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Expensive prices for once-unwanted 1876-CC 20 cents

The 20-cent denomination introduced in 1875 was unpopular with the public from the start. Today, the 1876-CC Seated Liberty is both tough and rare. (Images courtesy www.usacoinbook.com)

In theory, the 1876-CC Seated Liberty 20-cent piece should be tough but not rare. However, things did not always go according to plan when it came to 20-cent pieces or the Carson City Mint.

By 1875, the 20-cent coin was over the hill in terms of popularity. This was a little unusual, since 1875 was the first year the denomination was even produced. From the time the first examples hit circulation, the public did not like the new denomination.

That was very bad news out in San Francisco and Carson City, as it had been the Western mining interests who served as the prime proponents of a new 20 cents. But the whole idea had never really made sense. There was nothing a 20-cent coin could do that two dimes could not do, and the West had plenty of dimes.

In addition, the 20 cents seems to have been rejected rather uniformly around the country. The real problem may not have been the denomination but the fact that people kept getting the coin confused with the existing quarter. It did not help, of course, that the denomination was not needed.

It was easy to tell from the first 1875 mintages how the idea of a 20-cent coin was seen at the various mints. There was clearly no belief in the new denomination at Philadelphia, where 39,700 were struck. Carson City was largely neutral with a mintage of 133,290. San Francisco, meanwhile, was more enthusiastic with a first-year output of 1,155,000.

However, the San Francisco facility never made another 20 cents. The 1876 total at Philadelphia dropped to 15,900, and Carson City followed suit, with a mintage of just 10,000.

The latter might have gone even further, as there is reason to believe that the entire CC mintage was simply melted and never released into circulation.

The idea of melting down 10,000 coins might seem extreme, but Carson City had done it before. In 1873, it had made 12,400 dimes before there was a slight increase in the amount of silver. It appears that 12,399 were melted, since only one Assay Commission coin remains.

The same thing happened with the 1873 quarter, as Carson City reported a mintage of 4,000 of the No Arrows type but only about half a dozen are known to exist. Even the 1873-CC Seated Liberty dollar is suspected of having been melted in some numbers.

Given that the Carson City Mint had 10,000 20-cent coins it knew no one wanted, the logic may have been to just melt them and use the silver for something else. We do not have certain evidence that this took place, but we also do not have many 1876-CC 20 cents. That certainly raises suspicions.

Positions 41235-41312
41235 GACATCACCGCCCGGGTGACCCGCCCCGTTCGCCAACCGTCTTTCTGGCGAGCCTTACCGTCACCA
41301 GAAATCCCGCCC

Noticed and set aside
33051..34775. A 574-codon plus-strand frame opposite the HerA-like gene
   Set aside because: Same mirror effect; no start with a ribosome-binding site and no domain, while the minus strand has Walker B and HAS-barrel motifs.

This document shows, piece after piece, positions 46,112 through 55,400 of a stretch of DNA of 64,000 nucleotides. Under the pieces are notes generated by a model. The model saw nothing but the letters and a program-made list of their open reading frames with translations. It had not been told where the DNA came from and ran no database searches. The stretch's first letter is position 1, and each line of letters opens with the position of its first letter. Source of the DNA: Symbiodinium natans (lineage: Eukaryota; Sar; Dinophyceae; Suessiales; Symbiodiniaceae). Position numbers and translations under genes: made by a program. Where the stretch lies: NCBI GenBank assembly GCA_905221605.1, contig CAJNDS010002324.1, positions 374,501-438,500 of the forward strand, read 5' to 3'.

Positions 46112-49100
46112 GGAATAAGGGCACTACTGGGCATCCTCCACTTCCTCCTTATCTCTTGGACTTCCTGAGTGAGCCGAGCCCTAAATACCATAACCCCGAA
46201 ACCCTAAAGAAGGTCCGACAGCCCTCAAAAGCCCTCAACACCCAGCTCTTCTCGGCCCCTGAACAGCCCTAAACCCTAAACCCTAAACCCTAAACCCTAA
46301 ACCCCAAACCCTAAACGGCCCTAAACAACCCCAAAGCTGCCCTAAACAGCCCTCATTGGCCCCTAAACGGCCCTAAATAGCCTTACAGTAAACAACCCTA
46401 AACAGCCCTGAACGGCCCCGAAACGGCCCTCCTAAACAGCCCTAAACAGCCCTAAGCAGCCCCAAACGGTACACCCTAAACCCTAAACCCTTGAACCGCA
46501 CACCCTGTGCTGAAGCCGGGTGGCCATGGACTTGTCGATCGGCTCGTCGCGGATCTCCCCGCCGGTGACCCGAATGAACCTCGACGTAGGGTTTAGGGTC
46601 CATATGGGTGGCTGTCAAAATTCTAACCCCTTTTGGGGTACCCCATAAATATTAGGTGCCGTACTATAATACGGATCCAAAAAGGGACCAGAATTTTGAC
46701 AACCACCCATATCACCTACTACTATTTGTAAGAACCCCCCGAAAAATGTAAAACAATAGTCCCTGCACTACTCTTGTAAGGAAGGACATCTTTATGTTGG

The known number of pieces traces primarily to a hoard that Q. David Bowers discussed in his book American Coin Treasures & Hoards. According to Bowers, in the 1950s Baltimore coin dealer Tom Warfield came up with seven to nine Mint State examples. Bowers was able to purchase four, which he placed in private collections.

What makes the hoard so interesting is that it represents about 50 percent of all known examples, since the general belief is that 20 or fewer examples exist. That makes the source of the Warfield group of interest, and Bowers suggests, “It is my opinion that these may have come from someone who once served on the Assay Commission, which in 1877 reviewed the prior year’s coinage.”

This is an interesting observation, since we have come to much the same conclusion for the 1873-CC No Arrows dime, and 1873-CC No Arrows quarters also tend to be Mint State.

Any 1876-CC 20-cent coin is very important and expensive today. In 1997, at the Elisaberg sale, an example graded MS65 brought $148,500, while a 1999 Heritage sale with an MS63 example produced a price of $86,500. Current price listings are $160,000 in AU, $220,000 in MS60, $375,000 in MS63, and $585,000 in MS65.

It is safe to assume the next 1876-CC Seated Liberty 20 cents sold will bring a much higher price. Grade will have an impact, but whatever the price, it will be high for a coin that was once unwanted.

 

This article was originally printed in Numismatic News. >> Subscribe today.

 


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